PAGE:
Rodriguez: No Good Friday, no Easter
I was telling two of my students recently that we have Good Friday off from school. One of them asked, “What is Good Friday?' I shook my head in disbelief. I know she attends church regularly. “What do you think Good Friday is?” I redirected the question to them.
After thinking a moment, one asks, “Is it when they have sales?”
I shook my head, again in disbelief. “No, that is Black Friday,” I corrected. “Good Friday is the day that Jesus was crucified on the cross, three days before he rose from the grave.”
“Ohhhh!” They shook their heads.
“But …,” I pointed out, “maybe history has it wrong. Maybe Black Friday should be known as Good (Sales) Friday, and, maybe it would be more correct if Good Friday was known as Black Friday, because that is the day Jesus died. But then, three days later, he rose from the dead. It was a new beginning, and so, maybe Good Friday is an appropriate term after all.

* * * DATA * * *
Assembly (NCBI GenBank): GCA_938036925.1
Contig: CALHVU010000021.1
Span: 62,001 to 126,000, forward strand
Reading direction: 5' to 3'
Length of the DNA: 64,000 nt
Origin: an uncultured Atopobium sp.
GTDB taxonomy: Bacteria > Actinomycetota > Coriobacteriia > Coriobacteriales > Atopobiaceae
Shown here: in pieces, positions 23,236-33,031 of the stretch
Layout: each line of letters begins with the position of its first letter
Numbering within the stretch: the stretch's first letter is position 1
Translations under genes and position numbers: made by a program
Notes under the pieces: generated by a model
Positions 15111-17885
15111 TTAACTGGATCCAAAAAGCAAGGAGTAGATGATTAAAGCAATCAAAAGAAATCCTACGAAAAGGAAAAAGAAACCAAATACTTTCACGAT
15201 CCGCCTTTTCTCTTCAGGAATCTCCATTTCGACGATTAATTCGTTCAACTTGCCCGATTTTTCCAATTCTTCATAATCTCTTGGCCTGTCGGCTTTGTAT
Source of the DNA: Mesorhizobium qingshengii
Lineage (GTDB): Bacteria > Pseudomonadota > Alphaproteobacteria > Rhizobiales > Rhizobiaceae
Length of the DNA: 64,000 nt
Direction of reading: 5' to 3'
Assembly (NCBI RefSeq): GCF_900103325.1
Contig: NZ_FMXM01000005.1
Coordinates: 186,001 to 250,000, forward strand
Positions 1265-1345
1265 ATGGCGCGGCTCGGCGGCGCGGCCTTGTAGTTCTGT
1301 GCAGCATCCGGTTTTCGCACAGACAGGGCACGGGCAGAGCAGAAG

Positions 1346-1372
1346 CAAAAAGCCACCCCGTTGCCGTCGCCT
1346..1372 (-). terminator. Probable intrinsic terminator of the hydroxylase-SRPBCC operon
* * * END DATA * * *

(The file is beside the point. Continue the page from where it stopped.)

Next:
Emmy-winning Archbishop Fulton J. Sheen once said, “Unless there is a Good Friday in your life, there can be no Easter Sunday.” The cross comes before the crown, the Passion before the Ascension, the pain before the gain.
I'm thinking about the passion and death of Christ on this Good Friday. When I pray the Sorrowful Mysteries of the rosary, I think how the events of the cross relate to my life. Christ was paraded through Jerusalem as the ultimate criminal, though he had done no wrong, completely abandoned and forsaken. How often have you felt like that? He fell three times on the way, but found strength to get back up, for love of us. Our love of others often makes us get back up, too, when we fall. I think of Simon the Cyrene, who didn't know Jesus, but was forced to carry his cross for a ways. I often pray to God to help me see the face of Jesus when I am called, against my will, to help someone in need. I then think of the women weeping to see him in such a state, and Jesus replying, “Weep not for me, but for your children.” I ask Jesus to give strength and guidance to parents these days. It is no easy task.
I think of Jesus coming face to face with his mother and the sorrow Mary endured. And then I think of Veronica, who was said to have wiped the face of Jesus, offering the only consolation he received on the way. This made me think of the little things we can do for others. Just as the face of Christ is believed to have appeared on the cloth that Veronica wiped his face with, may we see the face of Christ in the small acts of love we do for others.
Helena Rodriguez is a Portales native. Contact her at: [email protected]